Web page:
By now the wind was gusting in the 25 to 30 knot zone with quite a lumpy sea so we had no desire to be heading back out in it. No anchoring is permitted in the inner harbour but we decided there was room between the inner breakwater and the marina so we simply dropped anchor there, made sure we were well hooked in and let out plenty of chain. We were very happy to be behind the protection of the main, big breakwater. but even so, a fair size swell was finding its way around its end making things a little less comfortable than the marina would have been but such is life. We were dancing around a bit on the end of the chain but at least we were safe and this was free. We just hoped no one came along and told us to move on.
With 30 metres of chain out we swung in a 60m arc but there was room

Fortunately the wind dropped out a little after midnight and Monday morning dawned nice and calm with clear blue skies. It was time for a day ashore checking out the city.  First stop was the Vodafone shop to get Marc and Karen’s internet data topped up. Marc goes into severe withdrawals and may be found in the foetal position whimpering if he can’t download his London papers each morning  while Karen’s IPad has all our weather forecast apps on it so this was definite priority.
A beautiful morning in Almeria harbour
Almeria is a very attractive city to wander around

We then wandered the streets and checked out the excellent fresh food, meat and seafood markets in the city centre before settling in for lunch at a very cool old restaurant/bar. Eventually Karen managed to get us out the door and off on an ABC tour (Another Bloody Castle).   Her tourist  guide  said that next to the Alhambra in Granada, the Alcazaba of Almería is one of the main castles in the south of Spain. It was constructed in the X century by the Califa Abderramán III. It offered shelter to 20,000 people at one time so we had to have a look.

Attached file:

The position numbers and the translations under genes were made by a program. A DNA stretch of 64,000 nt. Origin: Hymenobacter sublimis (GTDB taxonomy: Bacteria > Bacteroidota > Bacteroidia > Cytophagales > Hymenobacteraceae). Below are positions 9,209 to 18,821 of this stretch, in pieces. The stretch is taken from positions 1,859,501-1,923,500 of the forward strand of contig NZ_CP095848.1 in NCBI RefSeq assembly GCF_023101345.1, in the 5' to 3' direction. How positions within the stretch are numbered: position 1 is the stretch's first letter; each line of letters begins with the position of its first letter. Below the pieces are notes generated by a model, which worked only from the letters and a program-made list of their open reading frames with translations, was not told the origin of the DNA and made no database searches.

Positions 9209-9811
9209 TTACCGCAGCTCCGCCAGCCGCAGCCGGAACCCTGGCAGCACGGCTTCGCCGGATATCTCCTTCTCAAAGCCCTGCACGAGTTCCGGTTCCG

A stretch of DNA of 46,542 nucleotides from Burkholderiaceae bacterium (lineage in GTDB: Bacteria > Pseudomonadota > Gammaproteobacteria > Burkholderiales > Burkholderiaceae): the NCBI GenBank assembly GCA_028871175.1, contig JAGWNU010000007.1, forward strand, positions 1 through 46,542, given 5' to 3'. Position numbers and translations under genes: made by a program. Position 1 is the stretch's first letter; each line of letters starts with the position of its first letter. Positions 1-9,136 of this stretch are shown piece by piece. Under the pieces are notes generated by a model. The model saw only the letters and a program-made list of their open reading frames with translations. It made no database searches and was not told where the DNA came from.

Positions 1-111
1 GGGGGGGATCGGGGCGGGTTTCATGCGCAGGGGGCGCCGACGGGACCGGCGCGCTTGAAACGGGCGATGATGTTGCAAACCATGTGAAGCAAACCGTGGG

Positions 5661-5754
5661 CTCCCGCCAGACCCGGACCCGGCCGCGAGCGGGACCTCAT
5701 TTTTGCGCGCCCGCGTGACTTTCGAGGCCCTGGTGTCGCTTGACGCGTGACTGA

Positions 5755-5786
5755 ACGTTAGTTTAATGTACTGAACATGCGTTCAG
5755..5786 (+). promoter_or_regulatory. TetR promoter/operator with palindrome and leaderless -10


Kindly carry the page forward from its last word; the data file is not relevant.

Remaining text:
Off for our ABC Tour (Another Bloody Castle) in Almeria
Ameria's cathedral started life as a mosque before being christianised.
It was a fair walk through the streets, past the cathedral, up the lanes all guided by Karen’s IPad’s maps to get to the base of the hill. Here we found a sign proclaiming the castle open 10.00am to 8.00pm on weekdays. Cool. It was only 2.30. We could see a set of closed doors ahead so deduced that the entrance must be up the steep road that ran beside the castle and off we went.

We went right up to the top of the Alcazaba of Almería, on the outside.
Reaching the top we discovered another set of locked doors so after a short break to get our breath back we set off back down to the bottom where we now found the doors open. A bit weird but what the heck. In we walk and straight to the ticket window manned by a man in uniform who we ask for three tickets. ‘No tickets’ he says. We immediately think it must be free but our illusion was shattered when he followed his opening statement up with. ‘Is closed’. It was now five past three. Go figure. So much for the sign outside proclaiming opening hours till Eight PM. Oh that’s right. This is Spain.
It looks nice from the entrance, which was as far as we got.

Sergeant-Major Karen, then marched us back through the streets down into the old town where the troops mutinied and headed to a cafe for a bottle of wine. As we were finishing our tipple we noticed some very ominous looking dark clouds appearing over the ranges so high tailed it back to the boat in case the approaching thunder produced any nastiness.  On our return we found another yacht had joined us in our little anchoring spot and we immediately started calculating chain lengths and swing room making sure we had clearance. Our wild experience in Santa Ponsa on Mallorca was still fresh in our minds so we were more than happy as the storm rolled by to the west without as much as a spot of rain falling on us. Another bullet dodged.

We're a bit gun shy when we see skies like this since being belted in Santa Ponsa